Posted by Tim Stobbs on November 13, 2009
The Globe and Mail first reported on this report a while back, but I thought I would bring a few items that it contains to your attention. You see the report was written with a simple goal. If we had to make the governments currently weak targets of CO2 reduction (20% below 2006 levels by 2020) what would you need to do and how would that look across the country in terms of jobs and GDP (It also looked at a deeper target, but I’m ignoring that for now).
The answer was somewhat surprising in the regards any cap and trade system simply won’t be enough to even get to the current modest target even with a carbon price starting at $40/tonne and rising to $100/tonne by 2020. The government would have to do a lot more. How much more? Well here are a few items:
- Oil and gas companies must stoke venting and flaring unless needed for safety reasons.
- New commercial building would need to be at least LEED Gold standard and new homes must be 50% more efficient. All buildings in BC, MB and QB would use electricity for heating (all high hydro power generation locations).
- All new vehicles would need to meet the California standards for emissions and switching to zero emitting by 2040.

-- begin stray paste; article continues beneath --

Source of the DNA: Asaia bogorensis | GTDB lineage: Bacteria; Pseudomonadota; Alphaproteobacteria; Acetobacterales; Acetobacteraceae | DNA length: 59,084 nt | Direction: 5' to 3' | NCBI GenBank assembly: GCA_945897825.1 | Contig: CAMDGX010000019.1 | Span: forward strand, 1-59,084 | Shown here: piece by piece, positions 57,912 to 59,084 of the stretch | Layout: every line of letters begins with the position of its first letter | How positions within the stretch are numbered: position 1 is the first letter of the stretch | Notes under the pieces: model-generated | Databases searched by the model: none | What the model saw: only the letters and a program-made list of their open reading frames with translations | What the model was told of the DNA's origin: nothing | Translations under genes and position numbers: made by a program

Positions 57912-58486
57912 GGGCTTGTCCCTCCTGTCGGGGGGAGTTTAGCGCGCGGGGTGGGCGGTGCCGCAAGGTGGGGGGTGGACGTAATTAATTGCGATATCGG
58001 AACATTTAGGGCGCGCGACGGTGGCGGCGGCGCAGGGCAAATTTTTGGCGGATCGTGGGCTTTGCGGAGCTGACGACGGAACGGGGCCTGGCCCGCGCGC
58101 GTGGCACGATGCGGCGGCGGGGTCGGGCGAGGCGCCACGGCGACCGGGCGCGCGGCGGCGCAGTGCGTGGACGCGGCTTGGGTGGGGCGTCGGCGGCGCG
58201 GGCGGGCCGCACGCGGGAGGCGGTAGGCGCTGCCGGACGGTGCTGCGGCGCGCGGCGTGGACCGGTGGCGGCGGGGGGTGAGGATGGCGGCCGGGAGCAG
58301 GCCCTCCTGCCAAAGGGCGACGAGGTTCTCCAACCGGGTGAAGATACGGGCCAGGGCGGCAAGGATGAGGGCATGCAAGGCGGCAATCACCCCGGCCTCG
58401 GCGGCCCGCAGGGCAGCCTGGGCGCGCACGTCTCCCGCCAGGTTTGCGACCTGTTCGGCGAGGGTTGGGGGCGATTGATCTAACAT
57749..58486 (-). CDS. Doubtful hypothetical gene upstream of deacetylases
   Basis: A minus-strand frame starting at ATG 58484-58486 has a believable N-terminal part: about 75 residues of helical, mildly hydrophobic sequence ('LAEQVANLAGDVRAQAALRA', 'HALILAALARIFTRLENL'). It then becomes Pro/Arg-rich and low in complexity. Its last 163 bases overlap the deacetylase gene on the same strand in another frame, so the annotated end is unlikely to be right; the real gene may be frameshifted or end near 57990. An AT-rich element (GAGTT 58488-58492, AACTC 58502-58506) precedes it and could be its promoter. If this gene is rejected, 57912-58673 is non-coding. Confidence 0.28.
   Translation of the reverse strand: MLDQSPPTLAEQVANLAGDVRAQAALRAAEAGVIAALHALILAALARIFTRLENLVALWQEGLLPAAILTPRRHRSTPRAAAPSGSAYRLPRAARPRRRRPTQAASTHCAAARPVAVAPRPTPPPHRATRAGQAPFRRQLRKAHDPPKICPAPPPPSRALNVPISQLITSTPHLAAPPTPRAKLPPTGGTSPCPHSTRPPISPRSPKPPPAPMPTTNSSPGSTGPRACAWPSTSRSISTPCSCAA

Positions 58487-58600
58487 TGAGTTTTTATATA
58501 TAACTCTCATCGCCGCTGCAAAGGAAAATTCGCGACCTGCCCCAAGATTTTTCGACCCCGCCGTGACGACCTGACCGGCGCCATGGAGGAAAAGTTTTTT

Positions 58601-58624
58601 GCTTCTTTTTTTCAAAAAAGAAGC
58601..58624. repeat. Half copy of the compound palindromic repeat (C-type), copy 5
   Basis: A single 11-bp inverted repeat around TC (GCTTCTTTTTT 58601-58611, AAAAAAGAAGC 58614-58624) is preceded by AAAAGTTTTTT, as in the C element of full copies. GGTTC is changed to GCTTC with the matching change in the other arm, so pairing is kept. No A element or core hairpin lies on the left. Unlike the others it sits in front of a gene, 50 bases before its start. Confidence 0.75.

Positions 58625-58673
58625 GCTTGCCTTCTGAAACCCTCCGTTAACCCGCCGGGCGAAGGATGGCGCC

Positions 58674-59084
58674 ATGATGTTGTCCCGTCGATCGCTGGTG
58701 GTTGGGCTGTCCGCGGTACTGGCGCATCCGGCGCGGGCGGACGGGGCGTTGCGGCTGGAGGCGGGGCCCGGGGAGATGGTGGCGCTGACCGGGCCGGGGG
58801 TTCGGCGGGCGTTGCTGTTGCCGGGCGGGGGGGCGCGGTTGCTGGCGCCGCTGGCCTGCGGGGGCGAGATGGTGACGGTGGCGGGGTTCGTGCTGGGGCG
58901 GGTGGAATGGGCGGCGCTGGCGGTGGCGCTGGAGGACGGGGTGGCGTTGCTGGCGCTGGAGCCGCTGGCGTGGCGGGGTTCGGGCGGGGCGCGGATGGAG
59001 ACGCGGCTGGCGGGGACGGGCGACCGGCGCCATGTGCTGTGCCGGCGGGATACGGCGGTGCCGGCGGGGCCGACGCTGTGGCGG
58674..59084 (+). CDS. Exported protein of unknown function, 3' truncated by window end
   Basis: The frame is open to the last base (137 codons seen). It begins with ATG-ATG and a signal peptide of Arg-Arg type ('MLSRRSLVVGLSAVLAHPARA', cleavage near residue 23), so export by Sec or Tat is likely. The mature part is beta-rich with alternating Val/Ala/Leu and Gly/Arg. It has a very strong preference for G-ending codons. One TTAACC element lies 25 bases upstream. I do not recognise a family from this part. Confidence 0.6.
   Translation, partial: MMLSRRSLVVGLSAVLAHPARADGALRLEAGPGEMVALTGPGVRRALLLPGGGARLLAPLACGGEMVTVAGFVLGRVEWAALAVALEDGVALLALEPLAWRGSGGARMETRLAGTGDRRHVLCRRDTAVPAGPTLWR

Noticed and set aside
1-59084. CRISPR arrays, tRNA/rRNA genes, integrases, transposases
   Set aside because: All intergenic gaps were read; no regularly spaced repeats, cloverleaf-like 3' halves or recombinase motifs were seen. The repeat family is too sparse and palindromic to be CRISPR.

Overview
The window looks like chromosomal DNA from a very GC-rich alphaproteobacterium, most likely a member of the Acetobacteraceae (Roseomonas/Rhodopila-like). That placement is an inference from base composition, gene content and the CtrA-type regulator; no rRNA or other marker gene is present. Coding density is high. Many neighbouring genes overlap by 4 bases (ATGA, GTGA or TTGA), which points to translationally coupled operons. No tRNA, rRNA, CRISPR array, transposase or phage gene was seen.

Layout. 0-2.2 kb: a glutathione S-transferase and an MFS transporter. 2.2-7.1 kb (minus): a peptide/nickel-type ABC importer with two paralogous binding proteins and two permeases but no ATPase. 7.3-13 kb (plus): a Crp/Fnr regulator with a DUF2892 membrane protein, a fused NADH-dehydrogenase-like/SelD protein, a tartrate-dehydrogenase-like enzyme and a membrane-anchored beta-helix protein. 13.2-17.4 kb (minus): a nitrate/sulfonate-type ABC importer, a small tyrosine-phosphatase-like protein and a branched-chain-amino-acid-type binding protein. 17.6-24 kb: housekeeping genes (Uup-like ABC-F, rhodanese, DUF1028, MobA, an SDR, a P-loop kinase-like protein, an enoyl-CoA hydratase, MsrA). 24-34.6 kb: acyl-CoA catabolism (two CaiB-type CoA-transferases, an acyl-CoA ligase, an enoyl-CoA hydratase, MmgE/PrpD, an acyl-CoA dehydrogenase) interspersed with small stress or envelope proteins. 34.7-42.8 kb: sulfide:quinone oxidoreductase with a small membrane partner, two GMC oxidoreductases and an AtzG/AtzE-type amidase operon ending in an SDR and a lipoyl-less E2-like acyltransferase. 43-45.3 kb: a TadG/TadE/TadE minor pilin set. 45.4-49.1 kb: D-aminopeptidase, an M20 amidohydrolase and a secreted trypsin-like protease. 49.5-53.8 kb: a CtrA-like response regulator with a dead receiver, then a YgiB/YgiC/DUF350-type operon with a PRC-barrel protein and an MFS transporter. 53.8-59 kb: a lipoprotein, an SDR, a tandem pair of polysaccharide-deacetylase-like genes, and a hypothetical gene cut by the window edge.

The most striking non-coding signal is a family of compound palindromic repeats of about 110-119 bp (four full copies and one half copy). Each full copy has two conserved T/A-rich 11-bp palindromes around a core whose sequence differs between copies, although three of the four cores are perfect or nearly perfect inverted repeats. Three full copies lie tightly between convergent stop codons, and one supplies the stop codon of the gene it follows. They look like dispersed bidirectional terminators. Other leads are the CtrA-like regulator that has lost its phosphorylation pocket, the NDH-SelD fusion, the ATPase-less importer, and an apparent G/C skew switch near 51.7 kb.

- All appliances would have to meet the highest efficiency available by late 2008 and tighten over time.
- All landfills would capture methane for power generation and/or heating.
Now of course the Globe and Mail had to make a splash with their headline saying the West will pay. This is hardly news, actually it is common sense. Who’s economy is the most reliant on coal, oil and gas? Well that would be Alberta and Saskatchewan and BC in third place. Guess who then would pay the most under a cap and trade system? It’s hardly rocket science folks.
Another interesting fact was we would have less jobs by doing nothing. Yes meeting these targets will drop the GDP by a little (1.5% by 2020 for all of Canada), but in exchange more people will be working (+0.5% higher employment across Canada).
Now the really useful item in this report is the estimate payments to each person the government will give you to help offset your rising fuel and power bills (see the first table in the Globe article). On average it will be $109 per person, but the amount per province is very different. In Alberta it’s $501, while in SK it’s $372 while QB is $21. Basically this means your bills would be going up by at least these amounts and in all likelyhood going higher still.
That in a nut shell is the issue with CO2. In the end, anyway it goes it will cost you a lot of money. How much? Well this report gives you an idea. It won’t be a perfect estimate, but at least it’s a number to discuss. No wonder the government is dragging its feet on the issue. But the real killer is this, the longer they wait the more it’s going to cost you. Change is always expensive, rapid change is very expensive.
So what did you think of that report? Are you willing to pay that much to stop climate change?